Revivalism is an essential component of creating a cultural body of work that spans generations. In the arts, originality is usually crowned king, but reviving and celebrating previous artists might be just as important. Without being influenced by older generations, there would be no canon, no tradition, no common thread tugging artists together into a geist-ridden heap. Which brings me to Cluster. With nearly 40 years of albums behind them, Cluster is a German experimental band without a cohesive sound, but instead a wide-ranging sonic landscape defined as avante-garde and inaccessible to many. But in the pantheon of krautrockers, Cluster is a bright star in its firmament, a group of sonic experimenters whose influence on modern music is being recognized as they kick off a California tour. You can check them out tonight, Friday, May 23, 2008 in Big Sur, Saturday, May 24, in Santa Cruz or Sunday, May 25 at the Great American Music Hall in San Francisco.
Cluster got their start at the Zodiak Free Arts Lab in West Berlin in 1969, an experimental live music venue and art collective that lasted only a few months, but played an important role in developing the spacey German sound of krautrock, sometimes called Kosmische Musik. Dieter Moebius, Hans-Joachim Roedelius and Conrad Schnitzler emerged from the collective as Kluster and went on to release three albums before Schnitzler left the group and the duo re-formed as Cluster. As a trio, the group was highly improvisational with live performances that involved everything from synthesizers to alarm clocks and kitchen utensils. As a duo, Cluster went on to a lengthy career recording albums into the late 1990s that experiment with feedback, ambient sounds, and atmospherics.
I got a chance to listen to the 3-CD box set Kluster: 1970-1971, a compilation of some of Kluster's earliest works (out this week from the San Francisco-based Water label), which was recorded by the band's first line-up, when Kluster was still spelled with a "K."
I also checked out Cluster 71, the first recording by the band's second incarnation. Composed of three tracks named for their lengths, Cluster 71 is a series of aural investigations that feature pulsing synths, drones, and feedback. Sometimes lulling you into a peaceful reverie, sometimes escalating into more urgent sequences with rapid percussive tempos or massively-distorted unease, the album is a feast of German proto-industrial noise that wouldn't be unusual to find in any modern experimental music venue, like Recombinant Media Labs here in San Francisco. The album was the first major label release for Cluster, and forms a distinct phase in their musical evolution.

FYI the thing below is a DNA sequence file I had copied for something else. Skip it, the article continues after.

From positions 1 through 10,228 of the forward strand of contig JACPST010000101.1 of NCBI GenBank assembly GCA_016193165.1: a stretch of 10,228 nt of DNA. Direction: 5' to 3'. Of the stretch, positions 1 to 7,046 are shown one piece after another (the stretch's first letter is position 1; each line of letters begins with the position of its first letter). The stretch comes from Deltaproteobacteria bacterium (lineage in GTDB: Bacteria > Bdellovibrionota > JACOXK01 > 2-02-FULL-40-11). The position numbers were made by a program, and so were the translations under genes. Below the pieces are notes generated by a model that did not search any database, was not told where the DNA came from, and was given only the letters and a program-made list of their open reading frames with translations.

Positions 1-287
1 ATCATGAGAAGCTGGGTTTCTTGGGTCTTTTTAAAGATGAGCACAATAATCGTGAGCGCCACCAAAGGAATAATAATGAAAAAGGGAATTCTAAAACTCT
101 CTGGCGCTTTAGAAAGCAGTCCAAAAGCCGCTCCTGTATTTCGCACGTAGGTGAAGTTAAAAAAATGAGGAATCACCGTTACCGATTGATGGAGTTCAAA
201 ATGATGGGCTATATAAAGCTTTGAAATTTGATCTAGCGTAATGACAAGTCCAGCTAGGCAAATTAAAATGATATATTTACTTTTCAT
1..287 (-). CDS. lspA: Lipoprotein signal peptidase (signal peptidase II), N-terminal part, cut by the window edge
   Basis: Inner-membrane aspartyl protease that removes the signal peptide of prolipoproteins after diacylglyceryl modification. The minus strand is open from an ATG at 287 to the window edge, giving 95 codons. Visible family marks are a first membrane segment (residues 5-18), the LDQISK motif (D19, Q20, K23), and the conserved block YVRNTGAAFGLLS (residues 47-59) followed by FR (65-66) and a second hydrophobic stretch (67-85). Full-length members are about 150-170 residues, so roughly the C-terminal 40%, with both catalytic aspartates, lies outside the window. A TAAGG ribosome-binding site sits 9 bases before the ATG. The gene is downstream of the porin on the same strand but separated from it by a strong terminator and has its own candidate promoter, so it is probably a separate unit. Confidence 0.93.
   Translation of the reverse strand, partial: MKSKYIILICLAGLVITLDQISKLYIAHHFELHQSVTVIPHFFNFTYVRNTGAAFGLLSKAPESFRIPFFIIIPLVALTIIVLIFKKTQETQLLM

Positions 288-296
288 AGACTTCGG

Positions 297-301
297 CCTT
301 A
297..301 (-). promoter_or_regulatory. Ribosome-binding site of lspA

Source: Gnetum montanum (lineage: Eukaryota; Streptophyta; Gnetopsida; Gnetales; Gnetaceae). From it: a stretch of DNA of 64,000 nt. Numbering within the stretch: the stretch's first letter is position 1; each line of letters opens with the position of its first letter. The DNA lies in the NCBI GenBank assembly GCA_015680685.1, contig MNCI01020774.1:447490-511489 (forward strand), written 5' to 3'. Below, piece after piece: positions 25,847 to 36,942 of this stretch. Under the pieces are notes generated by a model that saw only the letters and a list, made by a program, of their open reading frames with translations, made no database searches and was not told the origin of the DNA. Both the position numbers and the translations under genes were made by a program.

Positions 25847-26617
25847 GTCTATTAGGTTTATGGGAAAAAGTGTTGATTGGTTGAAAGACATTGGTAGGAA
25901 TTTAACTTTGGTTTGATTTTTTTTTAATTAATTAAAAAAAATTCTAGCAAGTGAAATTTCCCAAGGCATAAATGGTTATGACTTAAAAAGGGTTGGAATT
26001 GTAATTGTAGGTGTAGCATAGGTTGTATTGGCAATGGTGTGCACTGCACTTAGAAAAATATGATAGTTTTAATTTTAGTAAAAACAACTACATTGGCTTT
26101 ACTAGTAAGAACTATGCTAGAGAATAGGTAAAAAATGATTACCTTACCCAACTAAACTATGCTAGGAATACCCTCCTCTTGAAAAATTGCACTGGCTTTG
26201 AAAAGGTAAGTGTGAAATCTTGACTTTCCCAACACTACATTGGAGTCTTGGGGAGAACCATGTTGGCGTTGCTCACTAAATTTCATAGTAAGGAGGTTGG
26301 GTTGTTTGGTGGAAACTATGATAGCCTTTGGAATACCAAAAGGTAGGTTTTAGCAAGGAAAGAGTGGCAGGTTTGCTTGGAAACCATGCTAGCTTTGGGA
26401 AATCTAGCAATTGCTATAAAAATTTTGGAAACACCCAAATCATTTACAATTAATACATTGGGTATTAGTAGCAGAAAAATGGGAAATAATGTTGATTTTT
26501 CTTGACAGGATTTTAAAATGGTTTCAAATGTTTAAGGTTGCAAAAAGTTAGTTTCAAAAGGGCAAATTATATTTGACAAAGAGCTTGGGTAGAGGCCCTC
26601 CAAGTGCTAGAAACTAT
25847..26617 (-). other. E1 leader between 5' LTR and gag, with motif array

Recorded in just two days in 1976, Sowiesoso features Cluster in a very different place, a much more peaceful, almost orchestral frame of mind. A tinny and twangy tone runs through the album, which features songs with more traditionally song-like qualities, including harmonious chords and recognizable string parts. There is even a tribal and slightly bluesy track called "Umleitung" that features chanting and shouting in combination with a driving beat and even a little cowbell for a more organic feel. It is fitting that "Umleitung" means "re-direction" or "detour" in German, as the entire album is a conceptual departure for Cluster. Brian Eno had worked with Moebius and Roedelius on a different project prior to the recording of Sowiesoso, and his influence here is evident.
The final album in the compilation is Cluster & Eno, which features Eno's instantly obvious handprints all over it. An echoey, repeating piano opens the album in fine Eno fashion, eventually giving way to the more somber synth and guitar duet of "Steinsame." Strongly ambient in quality, Cluster & Eno continues Cluster's migration towards a more melodic and accessible direction. The tracks are shorter and more thematically contained, with the final track "Für Luise" one of the standouts. Cluster's experiments in ambient music continued through the '90s, ending only when the band took a ten-year hiatus in 1997.
Cluster's upcoming tour is an obvious don't-miss chance to see the krautrockers in person, performing in their customary improvisational fashion. The 4-date west coast tour on Memorial Day Weekend features shows that are custom curated with a mix of openers, DJs, VJs, apparel artists and great venues (including the legendary Henry Miller library in Big Sur). San Francisco's turn is on May 25th at the Great American Music Hall with openers Tussle (SF) and White Rainbow (PDX). For tickets and information visit donutsparty.com.